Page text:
Funerals are always such interesting things. You get all dressed up to meet all these people you don't know. Maybe you should know them, but honest to goodness you have no idea who they are or why they're here. So you say "So sorry" "Wasn't he wonderful?" "Won't she be missed?" "How are you holding up?" to each other. The worst is when the other person knows you but you don't know them . . . or when they expect you to be crying and you aren't. People tell me sorry about my Nana, but really, I'm ok. She was sick, and she's not now. She's in heaven, free from all of the pain, dancing with Jesus. She can see and hear again, breathe without those tubes in her nose. She's a free bird. I don't feel a loss, and I feel like a heartless piece of meat admitting that.

I have been to three funerals that I remember, and I only almost cried at one. I'm pretty emotionally shut down with those kinds of things. I cried when my grandpa died. It was a short, outburst of emotion. He was just gone. There was never a chance to get closer, to try, and I felt that loss. I almost cried at the funeral because they played a slideslow that showed me all these sides of my grandfather I didn't know and, now, I never would. Not in this life.
When my Papa died, I was eleven. The most emotional I became was when everyone in my fifth grade class signed a sympathy card. I was touched. I didn't think any of them liked me. Maybe they didn't, but I saved the card for a long time. Papa's funeral was the last place I saw my Uncle Jimmy. He was wearing cowboy boots with a church suit, and, the wee fashion consultant that I was, couldn't quite justify that match in my mind. He had a blonde mustance. "Hey Sarah! Boy, you've gotten big! I bet you don't remember who I am."
"Yes, I do. You're my Uncle Jimmy."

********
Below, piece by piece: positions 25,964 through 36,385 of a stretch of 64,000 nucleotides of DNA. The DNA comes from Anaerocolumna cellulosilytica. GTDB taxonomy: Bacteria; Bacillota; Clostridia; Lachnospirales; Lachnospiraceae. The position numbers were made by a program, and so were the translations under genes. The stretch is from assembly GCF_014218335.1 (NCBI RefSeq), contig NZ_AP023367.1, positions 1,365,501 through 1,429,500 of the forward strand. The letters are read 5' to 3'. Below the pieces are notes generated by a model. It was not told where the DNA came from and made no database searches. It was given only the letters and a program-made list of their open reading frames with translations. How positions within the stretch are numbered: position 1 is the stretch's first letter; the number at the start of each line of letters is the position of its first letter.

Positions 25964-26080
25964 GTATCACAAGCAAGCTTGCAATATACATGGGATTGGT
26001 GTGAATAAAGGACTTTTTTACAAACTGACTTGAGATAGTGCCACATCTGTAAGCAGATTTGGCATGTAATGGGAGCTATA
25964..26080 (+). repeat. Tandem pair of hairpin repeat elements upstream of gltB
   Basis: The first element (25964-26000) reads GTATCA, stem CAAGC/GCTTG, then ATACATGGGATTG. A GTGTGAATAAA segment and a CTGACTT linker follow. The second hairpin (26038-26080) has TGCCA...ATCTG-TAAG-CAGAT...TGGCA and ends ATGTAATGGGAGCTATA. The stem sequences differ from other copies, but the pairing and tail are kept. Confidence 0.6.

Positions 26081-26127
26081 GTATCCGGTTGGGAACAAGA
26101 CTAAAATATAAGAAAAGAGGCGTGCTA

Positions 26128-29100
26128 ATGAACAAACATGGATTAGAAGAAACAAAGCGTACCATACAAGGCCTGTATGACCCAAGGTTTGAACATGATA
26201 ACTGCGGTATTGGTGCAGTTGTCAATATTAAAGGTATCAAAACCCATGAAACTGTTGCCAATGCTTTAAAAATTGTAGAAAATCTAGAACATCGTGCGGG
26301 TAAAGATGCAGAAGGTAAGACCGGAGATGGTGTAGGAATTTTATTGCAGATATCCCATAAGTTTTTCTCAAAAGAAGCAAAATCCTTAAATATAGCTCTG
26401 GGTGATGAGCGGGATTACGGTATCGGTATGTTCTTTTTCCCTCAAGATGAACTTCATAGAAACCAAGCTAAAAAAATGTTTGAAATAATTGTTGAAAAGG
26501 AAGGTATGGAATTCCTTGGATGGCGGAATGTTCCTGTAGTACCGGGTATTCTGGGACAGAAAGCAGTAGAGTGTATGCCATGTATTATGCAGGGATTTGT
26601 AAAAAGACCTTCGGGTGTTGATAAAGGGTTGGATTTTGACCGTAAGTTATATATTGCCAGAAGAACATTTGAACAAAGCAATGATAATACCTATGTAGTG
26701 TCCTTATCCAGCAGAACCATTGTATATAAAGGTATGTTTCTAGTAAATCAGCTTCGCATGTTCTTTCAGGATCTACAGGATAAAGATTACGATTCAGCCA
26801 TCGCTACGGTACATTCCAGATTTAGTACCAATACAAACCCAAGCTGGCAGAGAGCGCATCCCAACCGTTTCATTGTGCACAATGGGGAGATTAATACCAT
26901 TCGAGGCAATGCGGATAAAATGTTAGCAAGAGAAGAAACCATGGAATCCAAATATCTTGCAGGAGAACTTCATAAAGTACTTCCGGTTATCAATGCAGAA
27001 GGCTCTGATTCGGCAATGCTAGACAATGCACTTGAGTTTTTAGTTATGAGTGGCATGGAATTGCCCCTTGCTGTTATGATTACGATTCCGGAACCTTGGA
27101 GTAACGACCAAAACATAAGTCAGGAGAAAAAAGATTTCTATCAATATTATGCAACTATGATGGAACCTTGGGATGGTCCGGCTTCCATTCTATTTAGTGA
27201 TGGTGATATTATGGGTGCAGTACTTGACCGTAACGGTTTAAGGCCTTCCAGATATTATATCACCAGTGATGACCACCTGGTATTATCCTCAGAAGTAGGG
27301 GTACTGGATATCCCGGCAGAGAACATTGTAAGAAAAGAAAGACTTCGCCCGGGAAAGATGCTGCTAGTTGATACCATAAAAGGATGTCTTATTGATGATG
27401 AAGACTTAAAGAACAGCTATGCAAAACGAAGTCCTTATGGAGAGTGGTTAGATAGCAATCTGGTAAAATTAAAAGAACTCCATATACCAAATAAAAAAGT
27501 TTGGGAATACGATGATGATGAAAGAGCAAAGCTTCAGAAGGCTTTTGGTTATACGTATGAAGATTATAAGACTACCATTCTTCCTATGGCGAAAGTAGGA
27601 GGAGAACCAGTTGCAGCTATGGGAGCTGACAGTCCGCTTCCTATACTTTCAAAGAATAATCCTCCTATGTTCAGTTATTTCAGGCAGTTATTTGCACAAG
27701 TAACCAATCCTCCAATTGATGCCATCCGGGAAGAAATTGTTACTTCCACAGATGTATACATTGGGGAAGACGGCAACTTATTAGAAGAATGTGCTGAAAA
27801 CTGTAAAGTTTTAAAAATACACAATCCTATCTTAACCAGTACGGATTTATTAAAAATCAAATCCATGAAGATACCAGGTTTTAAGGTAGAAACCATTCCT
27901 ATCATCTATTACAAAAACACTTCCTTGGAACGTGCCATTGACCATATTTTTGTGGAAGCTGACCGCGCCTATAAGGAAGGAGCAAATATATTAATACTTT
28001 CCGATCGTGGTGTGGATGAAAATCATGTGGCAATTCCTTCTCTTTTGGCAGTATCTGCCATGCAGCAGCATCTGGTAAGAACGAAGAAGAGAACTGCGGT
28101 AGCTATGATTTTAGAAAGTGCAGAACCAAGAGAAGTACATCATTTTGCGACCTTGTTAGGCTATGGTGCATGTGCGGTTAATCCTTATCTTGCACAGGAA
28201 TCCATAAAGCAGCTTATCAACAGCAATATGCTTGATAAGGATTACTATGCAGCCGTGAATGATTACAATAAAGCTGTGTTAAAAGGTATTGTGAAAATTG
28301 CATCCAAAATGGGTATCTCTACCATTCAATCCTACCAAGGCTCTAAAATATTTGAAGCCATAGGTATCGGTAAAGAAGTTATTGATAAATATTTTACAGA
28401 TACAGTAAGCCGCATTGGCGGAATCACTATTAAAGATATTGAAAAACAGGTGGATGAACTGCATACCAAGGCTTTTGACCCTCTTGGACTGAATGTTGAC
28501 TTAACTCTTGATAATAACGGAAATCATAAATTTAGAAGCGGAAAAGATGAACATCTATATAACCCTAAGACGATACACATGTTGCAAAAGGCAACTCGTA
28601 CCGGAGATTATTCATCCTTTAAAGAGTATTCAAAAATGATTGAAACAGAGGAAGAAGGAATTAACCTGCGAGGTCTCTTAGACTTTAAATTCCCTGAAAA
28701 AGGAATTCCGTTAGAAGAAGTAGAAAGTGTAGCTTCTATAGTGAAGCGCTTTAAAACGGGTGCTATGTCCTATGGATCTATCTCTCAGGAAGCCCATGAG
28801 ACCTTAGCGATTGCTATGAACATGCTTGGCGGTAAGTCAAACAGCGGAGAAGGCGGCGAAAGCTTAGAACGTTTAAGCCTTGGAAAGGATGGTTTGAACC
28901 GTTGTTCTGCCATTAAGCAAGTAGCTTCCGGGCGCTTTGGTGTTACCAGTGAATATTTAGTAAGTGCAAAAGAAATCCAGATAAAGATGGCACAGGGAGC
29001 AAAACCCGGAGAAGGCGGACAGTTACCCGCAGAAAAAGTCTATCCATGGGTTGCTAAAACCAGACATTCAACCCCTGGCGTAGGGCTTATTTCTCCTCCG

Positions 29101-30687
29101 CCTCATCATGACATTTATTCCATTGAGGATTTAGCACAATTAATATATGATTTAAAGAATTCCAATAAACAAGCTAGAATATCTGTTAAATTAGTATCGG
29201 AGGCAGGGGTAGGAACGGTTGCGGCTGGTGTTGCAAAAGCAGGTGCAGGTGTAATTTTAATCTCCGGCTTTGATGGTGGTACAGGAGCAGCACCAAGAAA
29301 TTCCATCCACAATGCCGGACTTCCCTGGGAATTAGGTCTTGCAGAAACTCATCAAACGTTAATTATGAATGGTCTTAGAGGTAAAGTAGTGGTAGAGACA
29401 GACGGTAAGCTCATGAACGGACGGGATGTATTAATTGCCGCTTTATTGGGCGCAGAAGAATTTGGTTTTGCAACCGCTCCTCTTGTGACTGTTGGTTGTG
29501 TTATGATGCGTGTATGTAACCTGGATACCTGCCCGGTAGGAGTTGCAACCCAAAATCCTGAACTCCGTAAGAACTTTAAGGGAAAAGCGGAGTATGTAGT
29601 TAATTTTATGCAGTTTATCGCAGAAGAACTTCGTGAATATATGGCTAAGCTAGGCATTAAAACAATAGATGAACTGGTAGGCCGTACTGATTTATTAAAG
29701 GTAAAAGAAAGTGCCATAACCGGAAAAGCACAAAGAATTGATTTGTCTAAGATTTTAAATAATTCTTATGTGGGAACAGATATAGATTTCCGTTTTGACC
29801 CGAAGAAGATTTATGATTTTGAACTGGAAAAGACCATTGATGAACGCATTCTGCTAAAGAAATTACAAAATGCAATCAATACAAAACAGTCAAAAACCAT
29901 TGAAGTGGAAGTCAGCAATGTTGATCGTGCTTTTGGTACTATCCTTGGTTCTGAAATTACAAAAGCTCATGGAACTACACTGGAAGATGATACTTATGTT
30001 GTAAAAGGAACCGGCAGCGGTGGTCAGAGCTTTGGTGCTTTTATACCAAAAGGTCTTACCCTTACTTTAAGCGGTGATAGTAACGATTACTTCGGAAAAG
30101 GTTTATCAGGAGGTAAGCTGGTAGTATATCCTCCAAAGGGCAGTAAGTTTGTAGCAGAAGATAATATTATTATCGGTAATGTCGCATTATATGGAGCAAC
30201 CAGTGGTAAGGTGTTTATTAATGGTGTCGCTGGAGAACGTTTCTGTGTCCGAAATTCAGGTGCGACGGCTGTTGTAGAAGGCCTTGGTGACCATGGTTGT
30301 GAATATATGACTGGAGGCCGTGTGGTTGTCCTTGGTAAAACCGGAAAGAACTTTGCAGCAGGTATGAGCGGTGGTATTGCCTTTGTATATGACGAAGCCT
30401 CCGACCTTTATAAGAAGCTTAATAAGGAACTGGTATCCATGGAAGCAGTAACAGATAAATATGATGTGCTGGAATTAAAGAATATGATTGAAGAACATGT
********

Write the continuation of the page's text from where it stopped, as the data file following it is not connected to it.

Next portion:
He just smiled.
I saw my cousin Josh sobbing at the end of the funeral, and my Uncle Johnny holding him tight. I asked my parents why on earth Josh was crying so bad when I wasn't. "Papa was his buddy," they told me. "They were really close." I couldn't even begin to imagine. Papa was a man in a recliner with black socks and a deep voice, scratchy from years of smoking. I was scared of Papa. I was sad that my mommy was sad, but I wasn't sad for me.
Then there was today. They had set up a green tent at the grave site. Nana had already been placed in a closed casket. It was the first time I noticed a casket--it was pretty. Family gathered around. Some dressed up in pretty pant suits. My mom wore her pretty blue Easter dress. Others were in jeans and t-shirts. My Oma sat with her husband at her side, scowling. My cousin Tabby was there--I hadn't seen her since Nana's birthday the year before, and, this time, Tabby had her baby girl with her. I hadn't even seen pictures of the little girl, nearly a year old, positively beautiful and sweet. My Uncle Jeff was with her, and he's started to look a lot like Papa, but without the socks or scratchy voice. Uncle Jeff has always been warm and friendly, talks to you like you're one of his buddies and not some twerpy neice or nephew. I couldn't see my great aunt's faces, but they kept nodding their heads as my mom spoke, so you could imagine those bitter sweet smiles, the kind that choke on tears. Ellie held my hand and yawned loudly several times. I tried hard not to laugh, but it squeaked out once. I hope it sounded like a sob. I'd hate for people to think I was laughing. Oh dear. We didn't stay to visit with family. We had to get home so Chris could finish homework and so we could be at Ryan's birthday dinner we had just found out about. There was a part of me that was relieved--I didn't know these people, and I don't know how to mourn with them, but, at the same time, I wish I had gone. I want to get to know them. I want to be able to mourn.
I hope that, one day, my kids can be sad a funeral when a family member passes. It's a weird thing, wishing sadness on someone. I just want them to know, to have a relationship, to be able to feel the hole that person leaves behind, and the hope that they'll be found again in the end.